The Right Equipment Settings Mean Better Bale Appearance
What’s a top problem for hay producers? Bale appearance. If you’re looking to make strong, round bales this season, check your equipment settings. A few adjustments could make all the difference for the appearance of your bales. Here are a few things to look at.
A better bale appearance starts with the windrow
It’s difficult to get your bale appearance nice if you don’t start with uniform windrows. If the windrow isn’t evenly dispersed and doesn’t align with the width of the bale chamber, you won’t get the tight, round bale appearance you’re after. You’ll need to create a boxy, evenly distributed windrow. The same amount of hay needs to be under each belt or else it may lead to loose belts and poorly packed bales. Unevenly distributed windrows can also cause your baler to plug or can create a bale that is too light in some places and too heavy in others.
To create a uniform windrow, make sure your rake is set up so your windrow width will match the width of your bale chamber. Watch this demonstration of rake adjustments made to a Vermeer small VR-series rake to see more about this. To properly adjust your specific rake, check your operators manual for optimal settings.
You may also need to reevaluate your ground speed when raking, based on your terrain and your crop, to ensure you’re getting the right windrow width for optimal bale appearance. In most ground conditions, a ground speed of 7-10 mph (11-16 km/h) is usually ideal. Raking hay at the correct speed will help reduce contamination like rocks and dirt in the windrow and reduce wear on the rake and tines. Reducing contamination in the windrow will help lead to a more even pickup across the bale chamber. Don’t forget to check your rake tines as well. Broken or missing tines can affect the shape of your windrows.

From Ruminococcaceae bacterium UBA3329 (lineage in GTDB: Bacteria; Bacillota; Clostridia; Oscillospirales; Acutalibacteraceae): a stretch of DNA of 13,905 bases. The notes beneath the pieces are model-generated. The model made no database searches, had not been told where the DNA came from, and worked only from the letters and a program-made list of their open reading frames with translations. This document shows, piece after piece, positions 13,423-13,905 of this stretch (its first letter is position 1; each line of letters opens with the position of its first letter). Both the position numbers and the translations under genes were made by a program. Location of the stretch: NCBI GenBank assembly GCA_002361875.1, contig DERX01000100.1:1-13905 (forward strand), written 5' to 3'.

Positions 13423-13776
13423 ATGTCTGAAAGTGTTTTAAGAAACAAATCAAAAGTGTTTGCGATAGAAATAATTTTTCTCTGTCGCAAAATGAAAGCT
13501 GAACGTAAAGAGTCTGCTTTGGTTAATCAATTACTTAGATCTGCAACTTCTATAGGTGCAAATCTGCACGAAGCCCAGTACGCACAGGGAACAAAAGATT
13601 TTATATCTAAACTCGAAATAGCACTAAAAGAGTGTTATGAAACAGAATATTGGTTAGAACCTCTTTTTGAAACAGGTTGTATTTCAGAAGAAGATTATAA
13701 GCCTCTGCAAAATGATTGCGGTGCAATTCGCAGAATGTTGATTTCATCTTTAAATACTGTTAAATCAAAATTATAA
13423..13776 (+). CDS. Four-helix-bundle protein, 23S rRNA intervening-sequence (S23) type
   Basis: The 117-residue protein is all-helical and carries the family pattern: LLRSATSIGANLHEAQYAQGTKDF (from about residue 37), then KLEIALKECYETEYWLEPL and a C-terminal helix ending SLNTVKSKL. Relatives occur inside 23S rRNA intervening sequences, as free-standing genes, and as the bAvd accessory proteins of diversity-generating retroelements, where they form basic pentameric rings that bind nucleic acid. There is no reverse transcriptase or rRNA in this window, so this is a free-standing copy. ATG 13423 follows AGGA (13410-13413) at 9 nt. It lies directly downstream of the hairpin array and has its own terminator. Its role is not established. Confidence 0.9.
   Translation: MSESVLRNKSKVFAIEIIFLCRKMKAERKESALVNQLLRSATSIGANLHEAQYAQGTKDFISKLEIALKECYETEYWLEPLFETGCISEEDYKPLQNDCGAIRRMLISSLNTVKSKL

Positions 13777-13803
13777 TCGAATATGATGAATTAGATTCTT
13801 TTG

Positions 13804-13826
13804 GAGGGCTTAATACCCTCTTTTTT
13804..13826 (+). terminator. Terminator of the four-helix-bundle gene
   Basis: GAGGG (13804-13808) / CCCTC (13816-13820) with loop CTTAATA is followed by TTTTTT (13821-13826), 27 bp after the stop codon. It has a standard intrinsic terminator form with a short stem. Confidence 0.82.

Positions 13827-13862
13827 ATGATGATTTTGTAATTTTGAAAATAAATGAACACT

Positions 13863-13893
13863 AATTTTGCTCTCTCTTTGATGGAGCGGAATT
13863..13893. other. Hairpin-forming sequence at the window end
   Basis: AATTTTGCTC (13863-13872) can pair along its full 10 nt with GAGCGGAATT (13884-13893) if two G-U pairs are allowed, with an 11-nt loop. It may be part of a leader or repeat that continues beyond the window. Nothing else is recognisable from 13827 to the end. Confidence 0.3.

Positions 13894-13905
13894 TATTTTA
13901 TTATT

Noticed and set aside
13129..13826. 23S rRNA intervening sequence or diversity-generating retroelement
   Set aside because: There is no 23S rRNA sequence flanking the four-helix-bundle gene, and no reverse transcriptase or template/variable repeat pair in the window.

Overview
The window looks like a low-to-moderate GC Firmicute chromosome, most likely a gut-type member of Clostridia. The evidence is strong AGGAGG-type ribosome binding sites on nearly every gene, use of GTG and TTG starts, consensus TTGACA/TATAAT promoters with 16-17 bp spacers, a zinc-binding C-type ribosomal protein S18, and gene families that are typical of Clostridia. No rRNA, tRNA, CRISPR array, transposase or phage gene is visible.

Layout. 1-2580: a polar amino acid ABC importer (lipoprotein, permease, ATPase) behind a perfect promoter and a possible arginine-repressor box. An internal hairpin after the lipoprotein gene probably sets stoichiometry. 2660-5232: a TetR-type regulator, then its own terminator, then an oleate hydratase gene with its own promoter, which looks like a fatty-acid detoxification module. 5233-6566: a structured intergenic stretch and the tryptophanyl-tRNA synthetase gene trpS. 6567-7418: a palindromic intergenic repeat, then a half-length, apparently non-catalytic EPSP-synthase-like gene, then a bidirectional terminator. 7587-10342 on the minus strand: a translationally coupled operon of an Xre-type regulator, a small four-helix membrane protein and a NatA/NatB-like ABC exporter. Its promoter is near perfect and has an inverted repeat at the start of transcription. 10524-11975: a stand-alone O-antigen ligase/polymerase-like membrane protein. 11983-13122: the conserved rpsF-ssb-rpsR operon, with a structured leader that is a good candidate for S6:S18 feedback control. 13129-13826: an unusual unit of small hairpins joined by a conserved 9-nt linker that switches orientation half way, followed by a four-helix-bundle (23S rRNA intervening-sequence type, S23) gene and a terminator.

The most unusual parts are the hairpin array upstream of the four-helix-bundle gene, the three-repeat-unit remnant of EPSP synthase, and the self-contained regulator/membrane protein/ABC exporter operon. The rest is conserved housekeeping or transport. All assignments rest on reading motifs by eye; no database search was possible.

Baler adjustments for uniform bale appearance
The settings on your baler will also affect your bale appearance. Be sure to check the bale shape setting. Depending on your baler model and monitor, you should be able to tell when belts are tight and keep an eye on the bale shape. Check your baler’s operator’s manual for directions about setting up your bale shape. If you have a Vermeer baler, you have access to online manuals or free replacement manuals, if needed.
Besides windrow width and uniformity and belt tension, your baler’s density settings are also important to bale appearance. If you’re unsure of what percentage to set your density to start with 50% or below. Reduce pressure if there is excessive friction from the side wall or excessive clutch spillage. To learn more about density settings for your baler and field conditions, watch this how-to video for R-series balers.
Once you’ve set the bale density to keep the bale tight, make sure to keep it that way with proper tension and adjustments on the twine or net. If the net or twine is improperly set, the bale may increase in size when released. This increase in size will lead to lost production and poor bale appearance. Properly adjusted twine or net should snap back against the bale and not sag.
If you have questions on equipment settings and making good-looking bales, be sure to talk to your local Vermeer dealer for more tips and equipment adjustments you can make.